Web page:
Kimi Raikkonen is the first race driver to be confirmed as taking part in next week's 'young driver' test.
Race drivers are allowed to run for one day of the three-day Silverstone test from 17-19 July to evaluate new tyres.
Pirelli has produced a new design aimed at eradicating the problems that led to a series of dramatic failures at the British Grand Prix last month.
Sauber will use Nico Hulkenberg for one half day. No other team has yet said if their race drivers will take part.
Raikkonen will drive on Friday, the final day of the test, with Frenchman Nicolas Prost - the son of four-time world champion Alain Prost - driving on Wednesday and reserve driver Davide Valsecchi on Thursday.
Sauber will split the rest of its programme between reserve driver Robin Frijns and Japanese former Formula 3 driver Kimiya Sato.
Lotus trackside operations director Alan Permane said: "We have a lot planned across the three days. Obviously we want to give all three drivers the maximum track time possible as well as assessing the latest upgrades to the car.
"Our aim on the third day will be to help Pirelli understand the latest changes to their tyres at the same venue where they most notably had issues this season.
"For Nico and Davide it's an opportunity to learn and improve, while for the team it is a great opportunity to try to refine some of the latest developments we have for the E21 [car].
"Kimi is also allowed to run, enabling him and other race drivers to test tyres for Pirelli. This will benefit both him and Romain [Grosjean, the other race driver] by granting us a better understanding of these tyres before we head to the next event in Hungary."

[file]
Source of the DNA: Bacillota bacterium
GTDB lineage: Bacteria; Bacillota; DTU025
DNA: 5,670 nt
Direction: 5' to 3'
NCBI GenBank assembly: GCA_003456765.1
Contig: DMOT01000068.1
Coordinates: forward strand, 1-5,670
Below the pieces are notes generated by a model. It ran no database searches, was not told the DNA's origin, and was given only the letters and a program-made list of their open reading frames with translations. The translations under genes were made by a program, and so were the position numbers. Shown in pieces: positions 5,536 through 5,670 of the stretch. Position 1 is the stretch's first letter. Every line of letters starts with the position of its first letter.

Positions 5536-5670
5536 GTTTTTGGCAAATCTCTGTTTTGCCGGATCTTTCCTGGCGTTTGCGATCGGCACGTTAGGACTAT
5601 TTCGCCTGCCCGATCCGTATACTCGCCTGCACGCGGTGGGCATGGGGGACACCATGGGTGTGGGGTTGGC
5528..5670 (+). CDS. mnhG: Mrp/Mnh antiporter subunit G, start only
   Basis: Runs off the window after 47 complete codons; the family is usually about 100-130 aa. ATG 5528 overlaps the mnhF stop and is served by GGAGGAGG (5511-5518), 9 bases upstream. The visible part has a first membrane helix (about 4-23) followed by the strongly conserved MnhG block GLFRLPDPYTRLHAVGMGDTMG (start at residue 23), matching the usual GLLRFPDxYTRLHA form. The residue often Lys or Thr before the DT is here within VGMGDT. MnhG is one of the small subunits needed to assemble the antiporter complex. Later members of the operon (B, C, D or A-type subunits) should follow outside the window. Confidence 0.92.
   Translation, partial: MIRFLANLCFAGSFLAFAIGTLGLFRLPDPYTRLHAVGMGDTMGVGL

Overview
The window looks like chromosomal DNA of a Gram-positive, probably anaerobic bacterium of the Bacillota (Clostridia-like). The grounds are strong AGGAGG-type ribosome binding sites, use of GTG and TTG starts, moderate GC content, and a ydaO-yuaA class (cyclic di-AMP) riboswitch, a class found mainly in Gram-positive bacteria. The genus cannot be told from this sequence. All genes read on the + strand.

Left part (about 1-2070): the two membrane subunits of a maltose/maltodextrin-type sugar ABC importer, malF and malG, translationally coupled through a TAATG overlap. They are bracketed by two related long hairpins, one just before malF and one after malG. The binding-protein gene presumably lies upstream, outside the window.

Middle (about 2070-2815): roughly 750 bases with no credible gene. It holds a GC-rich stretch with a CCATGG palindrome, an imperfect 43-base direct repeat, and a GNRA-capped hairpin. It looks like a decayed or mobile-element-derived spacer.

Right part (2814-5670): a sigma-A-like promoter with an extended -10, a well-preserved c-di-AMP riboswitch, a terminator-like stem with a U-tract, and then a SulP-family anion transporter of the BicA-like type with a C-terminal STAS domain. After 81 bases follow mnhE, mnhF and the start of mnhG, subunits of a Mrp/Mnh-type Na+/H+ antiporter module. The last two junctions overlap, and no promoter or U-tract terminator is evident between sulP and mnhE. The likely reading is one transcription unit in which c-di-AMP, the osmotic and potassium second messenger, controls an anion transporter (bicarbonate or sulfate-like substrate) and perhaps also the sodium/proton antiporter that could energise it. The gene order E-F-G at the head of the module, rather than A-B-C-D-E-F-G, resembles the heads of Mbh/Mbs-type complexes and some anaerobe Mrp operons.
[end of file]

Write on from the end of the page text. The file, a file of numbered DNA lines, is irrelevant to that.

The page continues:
Williams are expected to run their development driver Susie Wolff for her first full test in an F1 car.
The 'young-driver' test is an attempt to allow teams to try out drivers who have not yet raced in F1 - the rules dictate that those taking part must have competed in no more than two grands prix.
But this stipulation was waived following the problems at the British Grand Prix to allow Pirelli to try out its new tyre design on the track that had caused the most problems.
A series of problems all contributed to six drivers suffering blowouts during the race.
Although Pirelli said the manner in which the teams were operating the tyres was partially to blame, the biggest single cause is believed to have been a weakness in the construction of the 2013 tyre at the shoulder, where the sidewall meets the tread.
Pirelli has decided to revert to the construction used in 2012, which has a stronger shoulder, from the Hungarian Grand Prix, but combined with the softer rubber compounds used so far in 2013.
As there were no similar problems last year, none are expected with the new design, but the Silverstone test gives Pirelli a chance to make sure before the teams reach the races at Spa in Belgium and Suzuka in Japan, which make even more extreme demands of the tyres.
Mercedes will not feature at the test because of their ban for taking part in the controversial Pirelli tyre test.